Saturday, June 19, 2010

to tea or not to tea: is it even a question? PART II

My last post focused on the many benefits of drinking tea (primarily green tea). Interesting information, but probably not too surprising. Today I'm going to talk about a more controversial beverage: coffee. Coffee drinking has long been condemned as a bad habit, or vice, as if it is something to feel guilty about. No longer. Coffee drinking has now been linked with a lower risk of diabetes, liver and skin cancer, Parkinson's disease, and Alzheimer's disease. According to WebMD, over 19,000 research studies aimed at investigating the health effects of coffee have been conducted in recent years. And the majority of studies' findings have given coffee lovers reason to brew-on, guilt-free. So what makes coffee so great? After all, it doesn't have any "essential" nutrients like proteins, fats, carbs, vitamins, or minerals. But it does have antioxidants, nature's cancer-fighting chemicals. Check the last post for more detailed info about antioxidants. More surprisingly, coffee also contains between 1 and 2 grams of fiber per cup.

Many of the benefits of coffee are similar to those of tea, so I won't repeat what I wrote about in the last post. If you want to know more specifics, check out these links:
Coffee and Type 2 Diabetes
Coffee and Liver Cancer
Coffee and Skin Cancer
Coffee and Parkinson's Disease
Coffee and Alzheimer's Disease

Okay, so now you're (hopefully) convinced that there are plenty of great reasons to include tea and coffee in your daily diet. But, just as important, do you even want to? Because, sure, a Grande Starbucks White Chocolate Mocha may taste heavenly, but its 470 calories and 59 grams of sugar most likely completely negate the benefits from the coffee. Now there's no question that the healthiest way to drink tea and coffee is plain. No added sugar, creamer, etc. But while there is certainly a portion of the population that will happily drink tea plain and coffee black, most of us can't hope to do this without puckering our lips from the bitterness and rushing for some other food or drink to cancel out the taste. So what to do? As an enthusiastic coffee drinker myself, I've spent quite a bit of time trying to figure out how to adulterate my coffee as little as possible and still enjoy my daily cup (or daily 3 cups). My favorite "recipe" so far is to mix about 4 parts coffee to 1 part organic vanilla soymilk, then stir in a few teaspoons of honey or homemade hot cocoa mix (which is just cocoa and powdered sugar). The soymilk acts as a sweetener and creamer with a bonus of protein and nutrients like calcium and Vitamin D. The honey or cocoa add some more flavor and sweetness without the high fructose corn syrup, partially-hydrogenated oils, and artificial colors and flavors of sweeteners and creamers like Coffee Mate. I do something a little different with my tea. Because I can't stomach the bitterness of straight green tea, I've started making by tea using two tea bags: one green tea bag and one naturally-sweet tea like Chai, Rooibos, or fruity herbal tea. I sometimes add a little vanilla soymilk as well. Here's a list of ways to keep your coffee and tea healthy while still being able to enjoy it:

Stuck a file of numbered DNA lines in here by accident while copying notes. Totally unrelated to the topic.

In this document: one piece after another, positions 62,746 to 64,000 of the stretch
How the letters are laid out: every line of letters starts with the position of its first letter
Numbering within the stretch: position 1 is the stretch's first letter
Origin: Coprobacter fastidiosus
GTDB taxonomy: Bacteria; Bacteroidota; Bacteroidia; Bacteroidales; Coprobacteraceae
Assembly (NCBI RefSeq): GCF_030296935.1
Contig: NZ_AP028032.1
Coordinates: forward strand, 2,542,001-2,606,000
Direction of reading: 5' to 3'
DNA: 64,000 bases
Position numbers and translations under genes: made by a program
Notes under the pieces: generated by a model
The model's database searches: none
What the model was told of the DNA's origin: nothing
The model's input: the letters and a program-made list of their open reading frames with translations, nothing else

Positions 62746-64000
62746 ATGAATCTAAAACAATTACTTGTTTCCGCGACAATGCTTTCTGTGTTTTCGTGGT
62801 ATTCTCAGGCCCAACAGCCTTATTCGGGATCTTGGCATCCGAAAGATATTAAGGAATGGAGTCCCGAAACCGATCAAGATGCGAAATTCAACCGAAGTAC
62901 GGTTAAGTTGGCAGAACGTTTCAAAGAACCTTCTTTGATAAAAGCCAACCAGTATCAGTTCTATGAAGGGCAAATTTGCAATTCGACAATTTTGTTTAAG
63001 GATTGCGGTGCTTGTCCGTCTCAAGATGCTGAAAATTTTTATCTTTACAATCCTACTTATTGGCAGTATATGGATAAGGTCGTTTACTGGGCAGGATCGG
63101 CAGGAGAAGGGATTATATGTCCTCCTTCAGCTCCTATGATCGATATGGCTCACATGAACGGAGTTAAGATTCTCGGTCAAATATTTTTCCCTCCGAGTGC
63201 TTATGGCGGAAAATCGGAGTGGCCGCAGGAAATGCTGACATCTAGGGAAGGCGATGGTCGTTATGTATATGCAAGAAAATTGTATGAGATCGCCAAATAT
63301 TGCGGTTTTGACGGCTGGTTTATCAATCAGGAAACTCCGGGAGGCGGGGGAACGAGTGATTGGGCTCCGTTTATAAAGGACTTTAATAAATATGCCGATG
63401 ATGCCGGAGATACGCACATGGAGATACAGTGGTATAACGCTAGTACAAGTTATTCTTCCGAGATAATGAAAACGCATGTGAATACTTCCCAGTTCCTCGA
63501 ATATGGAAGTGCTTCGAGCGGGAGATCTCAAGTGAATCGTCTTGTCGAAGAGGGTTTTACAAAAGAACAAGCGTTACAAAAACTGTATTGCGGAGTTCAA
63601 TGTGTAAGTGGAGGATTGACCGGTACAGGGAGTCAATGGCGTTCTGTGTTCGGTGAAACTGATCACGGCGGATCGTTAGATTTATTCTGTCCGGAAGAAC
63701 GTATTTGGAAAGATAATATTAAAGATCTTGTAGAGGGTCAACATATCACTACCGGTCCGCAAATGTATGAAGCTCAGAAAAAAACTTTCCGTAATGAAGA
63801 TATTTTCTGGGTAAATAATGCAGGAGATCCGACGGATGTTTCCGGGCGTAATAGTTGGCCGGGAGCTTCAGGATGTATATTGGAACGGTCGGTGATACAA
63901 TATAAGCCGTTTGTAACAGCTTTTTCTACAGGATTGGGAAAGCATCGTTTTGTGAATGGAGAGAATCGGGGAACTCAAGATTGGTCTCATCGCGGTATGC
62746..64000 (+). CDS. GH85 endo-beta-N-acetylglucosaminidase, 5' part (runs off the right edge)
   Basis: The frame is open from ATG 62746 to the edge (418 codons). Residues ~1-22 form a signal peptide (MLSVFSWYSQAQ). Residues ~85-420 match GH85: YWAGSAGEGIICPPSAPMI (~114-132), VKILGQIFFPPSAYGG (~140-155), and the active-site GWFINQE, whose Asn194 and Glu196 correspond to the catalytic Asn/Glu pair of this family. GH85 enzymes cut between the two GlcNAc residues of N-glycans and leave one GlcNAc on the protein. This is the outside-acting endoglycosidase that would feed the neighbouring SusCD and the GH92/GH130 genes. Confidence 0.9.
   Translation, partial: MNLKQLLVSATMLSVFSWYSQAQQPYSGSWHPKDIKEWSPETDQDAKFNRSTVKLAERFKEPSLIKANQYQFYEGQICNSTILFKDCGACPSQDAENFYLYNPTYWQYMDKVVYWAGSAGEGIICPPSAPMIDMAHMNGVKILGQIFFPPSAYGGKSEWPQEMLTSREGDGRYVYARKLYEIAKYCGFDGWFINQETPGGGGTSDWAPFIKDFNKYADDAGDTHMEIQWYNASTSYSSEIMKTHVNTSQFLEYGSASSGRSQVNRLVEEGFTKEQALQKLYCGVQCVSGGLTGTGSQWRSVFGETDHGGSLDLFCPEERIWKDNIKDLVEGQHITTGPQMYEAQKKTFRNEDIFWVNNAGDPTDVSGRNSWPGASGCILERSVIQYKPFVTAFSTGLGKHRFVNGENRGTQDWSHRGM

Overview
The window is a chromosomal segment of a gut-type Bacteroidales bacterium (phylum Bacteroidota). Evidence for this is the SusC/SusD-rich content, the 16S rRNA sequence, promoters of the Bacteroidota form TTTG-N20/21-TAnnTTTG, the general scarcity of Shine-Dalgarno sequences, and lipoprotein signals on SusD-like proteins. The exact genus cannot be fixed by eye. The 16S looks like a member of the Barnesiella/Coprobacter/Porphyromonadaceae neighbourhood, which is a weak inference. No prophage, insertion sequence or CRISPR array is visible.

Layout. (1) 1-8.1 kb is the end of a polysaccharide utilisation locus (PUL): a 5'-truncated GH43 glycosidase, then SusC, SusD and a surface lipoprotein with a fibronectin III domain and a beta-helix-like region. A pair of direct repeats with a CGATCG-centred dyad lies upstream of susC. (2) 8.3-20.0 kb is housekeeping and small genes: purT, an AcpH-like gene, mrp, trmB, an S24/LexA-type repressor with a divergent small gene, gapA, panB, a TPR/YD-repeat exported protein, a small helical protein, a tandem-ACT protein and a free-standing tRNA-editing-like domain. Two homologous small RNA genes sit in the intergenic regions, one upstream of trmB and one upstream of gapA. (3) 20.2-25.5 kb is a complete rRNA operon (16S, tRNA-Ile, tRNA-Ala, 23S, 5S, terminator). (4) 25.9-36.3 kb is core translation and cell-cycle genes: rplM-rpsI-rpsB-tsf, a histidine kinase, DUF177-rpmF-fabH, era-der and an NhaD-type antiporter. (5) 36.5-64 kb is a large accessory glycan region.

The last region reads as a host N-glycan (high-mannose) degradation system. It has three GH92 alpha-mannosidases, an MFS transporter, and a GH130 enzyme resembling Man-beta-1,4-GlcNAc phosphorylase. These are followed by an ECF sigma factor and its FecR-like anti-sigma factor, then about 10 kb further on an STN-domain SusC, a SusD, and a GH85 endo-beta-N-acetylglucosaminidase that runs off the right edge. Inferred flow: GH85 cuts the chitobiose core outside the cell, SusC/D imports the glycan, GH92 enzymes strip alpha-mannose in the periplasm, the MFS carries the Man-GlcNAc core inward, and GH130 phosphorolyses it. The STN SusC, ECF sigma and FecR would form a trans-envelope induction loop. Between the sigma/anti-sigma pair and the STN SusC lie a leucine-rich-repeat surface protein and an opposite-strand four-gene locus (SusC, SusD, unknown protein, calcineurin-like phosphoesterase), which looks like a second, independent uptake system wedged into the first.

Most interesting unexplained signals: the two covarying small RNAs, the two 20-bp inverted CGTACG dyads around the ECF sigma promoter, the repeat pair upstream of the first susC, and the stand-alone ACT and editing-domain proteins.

For Tea
1. Lemon Juice or other Fruit Juice
2. Jam

For Coffee
1. Molasses
2. Cocoa
For Both Tea and Coffee
1. Honey
2. Milk
3. Vanilla Soymilk, Almond Milk, or Rice Milk
4. Agave Nectar
5. Cinnamon
6. Maple Syrup

(Idea Sources:, World Tea News)

Photo Credits: Selma90, rore, alsjhc


  1. Stop corrupting the youth!!!

  2. Haha you'd rather have the youth eating only pizza and living nocturnally? ;)

  3. jam in tea?!?! why didn't i think of that? thanks for the hot tip!

  4. I know I never would have thought of that either! I came upon the idea for the first time while writing this post. :)


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